The Jackie Gleason Show

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The Jackie Gleason Show
Jackie Gleason show 1955.JPG
Gleason and June Taylor dancer Margaret Jeanne in 1955.
Genre Variety
Presented by Jackie Gleason
Country of origin United States
Original language(s) English
No. of seasons 4
No. of episodes 156 (list of episodes)
Camera setup Multi-camera
Running time 47–50 minutes
Original channel DuMont (1950-1952)
CBS (1952-1957)
Picture format Black-and-white
Audio format Monaural
Original release

1950 (1950) - 1952 (1952)

September 20, 1952 (1952-09-20) – June 22, 1957 (1957-06-22)

The Jackie Gleason Show is the name of a series of popular American network television shows that starred Jackie Gleason, which ran from 1952 to 1970, in various forms.

Cavalcade of Stars[edit]

Gleason's first variety series was aired on the DuMont Television Network under the title Cavalcade of Stars. The show's first host was Jack Carter, who was followed by Jerry Lester. After Lester quit in June 1950 (soon to become the star of NBC's first late-night series, Broadway Open House), Gleason—who had made his mark on the first television incarnation of The Life of Riley sitcom—stepped into Cavalcade on July 15, 1950, and became an immediate sensation.

The show was broadcast live in front of a theater audience, and offered the same kind of vaudevillian entertainment common to early television revues. Gleason's guests included New York-based performers of stage and screen, including Bert Wheeler, Smith and Dale, Patricia Morison and Vivian Blaine. Production values were modest, owing to DuMont's humble facilities and a thrifty sponsor (Quality Drugs, representing most of the nation's drug stores).

In 1952, CBS president William S. Paley offered Gleason a considerably higher salary. The series was retitled The Jackie Gleason Show and premiered on CBS on September 20, 1952. Paley used the show's position on CBS to showcase artists like Frankie Laine, Frankie Avalon, Doris Day and teenage guitar prodigy Zane Ashton.[1]

While much of DuMont's programming archive was destroyed after they ceased broadcasting,[2] a surprising number of Cavalcade of Stars episodes survive, including several episodes at the UCLA Film and Television Archive. At least 14 Gleason episodes survive at the Paley Center for Media.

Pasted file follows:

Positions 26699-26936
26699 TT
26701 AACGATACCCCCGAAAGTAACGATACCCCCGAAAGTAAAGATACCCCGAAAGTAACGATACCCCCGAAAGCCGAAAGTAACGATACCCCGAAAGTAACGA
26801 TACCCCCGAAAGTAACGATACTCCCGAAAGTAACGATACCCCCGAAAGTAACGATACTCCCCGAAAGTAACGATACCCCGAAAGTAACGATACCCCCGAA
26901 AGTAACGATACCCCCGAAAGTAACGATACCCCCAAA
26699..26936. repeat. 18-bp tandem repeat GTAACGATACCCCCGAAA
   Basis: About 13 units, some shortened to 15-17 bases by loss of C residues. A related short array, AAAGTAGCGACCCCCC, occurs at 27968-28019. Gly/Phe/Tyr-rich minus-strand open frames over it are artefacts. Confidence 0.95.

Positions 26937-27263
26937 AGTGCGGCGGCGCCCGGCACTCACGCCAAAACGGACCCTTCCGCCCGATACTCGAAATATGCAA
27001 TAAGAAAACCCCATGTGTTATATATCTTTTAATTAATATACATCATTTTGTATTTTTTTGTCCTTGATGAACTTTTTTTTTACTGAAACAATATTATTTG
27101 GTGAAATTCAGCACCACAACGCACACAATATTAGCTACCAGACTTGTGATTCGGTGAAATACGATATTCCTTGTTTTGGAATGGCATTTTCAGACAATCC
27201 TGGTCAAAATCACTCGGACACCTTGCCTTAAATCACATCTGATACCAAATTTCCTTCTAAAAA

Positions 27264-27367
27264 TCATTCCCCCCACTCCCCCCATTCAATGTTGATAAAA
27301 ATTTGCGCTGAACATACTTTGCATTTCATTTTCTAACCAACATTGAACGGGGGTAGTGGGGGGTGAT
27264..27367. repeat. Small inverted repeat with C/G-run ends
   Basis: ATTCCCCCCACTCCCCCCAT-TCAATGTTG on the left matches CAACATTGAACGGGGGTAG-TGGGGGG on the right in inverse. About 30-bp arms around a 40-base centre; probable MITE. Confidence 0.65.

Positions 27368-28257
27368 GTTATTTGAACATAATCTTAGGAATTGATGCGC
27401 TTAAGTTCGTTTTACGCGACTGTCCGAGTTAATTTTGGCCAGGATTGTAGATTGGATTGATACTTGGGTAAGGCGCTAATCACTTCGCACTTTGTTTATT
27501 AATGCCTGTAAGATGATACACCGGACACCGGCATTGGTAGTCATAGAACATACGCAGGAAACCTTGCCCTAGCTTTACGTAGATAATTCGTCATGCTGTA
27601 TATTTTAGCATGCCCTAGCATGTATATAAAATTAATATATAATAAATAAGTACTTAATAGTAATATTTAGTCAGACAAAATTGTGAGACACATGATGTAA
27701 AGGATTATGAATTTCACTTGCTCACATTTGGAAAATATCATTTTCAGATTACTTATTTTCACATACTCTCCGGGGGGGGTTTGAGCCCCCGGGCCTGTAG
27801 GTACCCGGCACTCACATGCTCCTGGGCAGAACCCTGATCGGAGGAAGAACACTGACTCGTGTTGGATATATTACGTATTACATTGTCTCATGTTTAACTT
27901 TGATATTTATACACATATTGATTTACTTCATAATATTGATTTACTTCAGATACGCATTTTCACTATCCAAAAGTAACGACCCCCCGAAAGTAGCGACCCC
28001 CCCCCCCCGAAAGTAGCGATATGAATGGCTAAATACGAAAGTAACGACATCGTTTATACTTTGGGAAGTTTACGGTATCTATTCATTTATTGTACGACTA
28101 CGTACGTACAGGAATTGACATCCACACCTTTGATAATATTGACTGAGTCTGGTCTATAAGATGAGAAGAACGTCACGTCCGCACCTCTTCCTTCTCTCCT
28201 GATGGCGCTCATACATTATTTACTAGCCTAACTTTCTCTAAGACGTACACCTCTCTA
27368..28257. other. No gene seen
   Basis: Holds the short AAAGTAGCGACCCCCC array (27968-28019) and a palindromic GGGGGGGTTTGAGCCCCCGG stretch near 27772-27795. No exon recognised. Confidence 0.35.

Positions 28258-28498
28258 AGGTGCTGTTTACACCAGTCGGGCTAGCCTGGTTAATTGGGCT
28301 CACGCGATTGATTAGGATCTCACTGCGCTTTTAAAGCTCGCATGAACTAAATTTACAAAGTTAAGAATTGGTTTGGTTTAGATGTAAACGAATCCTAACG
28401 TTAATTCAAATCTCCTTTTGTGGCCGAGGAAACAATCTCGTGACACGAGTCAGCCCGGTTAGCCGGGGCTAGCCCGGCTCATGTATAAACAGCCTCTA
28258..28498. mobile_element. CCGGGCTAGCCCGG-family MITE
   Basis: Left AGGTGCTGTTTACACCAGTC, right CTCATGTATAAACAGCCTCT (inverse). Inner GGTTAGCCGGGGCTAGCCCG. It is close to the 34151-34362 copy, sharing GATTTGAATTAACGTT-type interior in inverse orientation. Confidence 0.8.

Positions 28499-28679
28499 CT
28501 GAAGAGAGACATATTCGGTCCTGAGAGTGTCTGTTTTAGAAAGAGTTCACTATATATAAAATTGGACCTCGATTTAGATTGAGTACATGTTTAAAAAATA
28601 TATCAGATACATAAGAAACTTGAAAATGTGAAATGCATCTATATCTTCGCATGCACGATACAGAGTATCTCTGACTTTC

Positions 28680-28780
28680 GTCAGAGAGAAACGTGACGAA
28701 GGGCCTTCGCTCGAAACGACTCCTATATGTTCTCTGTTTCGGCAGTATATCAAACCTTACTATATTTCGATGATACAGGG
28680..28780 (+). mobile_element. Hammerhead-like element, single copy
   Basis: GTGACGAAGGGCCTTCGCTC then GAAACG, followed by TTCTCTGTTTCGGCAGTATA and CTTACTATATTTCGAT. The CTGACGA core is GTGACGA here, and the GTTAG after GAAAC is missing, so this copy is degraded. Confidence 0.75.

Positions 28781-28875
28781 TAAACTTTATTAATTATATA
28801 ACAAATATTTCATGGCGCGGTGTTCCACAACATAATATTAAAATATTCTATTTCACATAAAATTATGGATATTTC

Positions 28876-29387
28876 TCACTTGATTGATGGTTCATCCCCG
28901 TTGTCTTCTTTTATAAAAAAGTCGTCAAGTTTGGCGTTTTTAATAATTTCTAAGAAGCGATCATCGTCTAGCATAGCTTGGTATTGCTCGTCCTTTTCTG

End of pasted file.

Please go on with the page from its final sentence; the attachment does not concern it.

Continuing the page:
In his book The Forgotten Network, author David Weinstein mentions an unusual aspect of the DuMont version. He notes that while Drug Store Productions was technically the sponsor, they in turn sold the commercial air time to various companies and products. Weinstein notes this as an early example of U.S. network television moving away from the single-sponsor system typical of the early 1950s. He quoted former DuMont executive Ted Bergmann as saying the DuMont version as featuring six commercial breaks during the hour, with each break consisting of a single one-minute commercial.


The show typically opened with a monologue from Gleason, followed by sketch comedy involving Gleason and a number of regular performers (including Art Carney) and a musical interlude featuring the June Taylor Dancers. (Taylor later became Gleason's sister-in-law; he married her sister Marilyn in 1975.)

Gleason portrayed a number of recurring characters, including:

  • supercilious, mustachioed playboy millionaire Reginald Van Gleason III (Gleason's personal favorite)[3]
  • friendly Joe the Bartender
  • loudmouthed braggart Charlie Bratten
  • Rum Dum, a hapless dipsomaniac with a walrus mustache
  • mild-mannered Fenwick Babbitt
  • The Bachelor who was forever unmarried
  • bombastic Rudy the Repairman
  • a put-upon character known only as the Poor Soul, whom Gleason performed in pantomime.
  • Stanley R. Sogg, late-night movie pitchman for Mother Fletcher's products ("No-Cal Chicken Fat")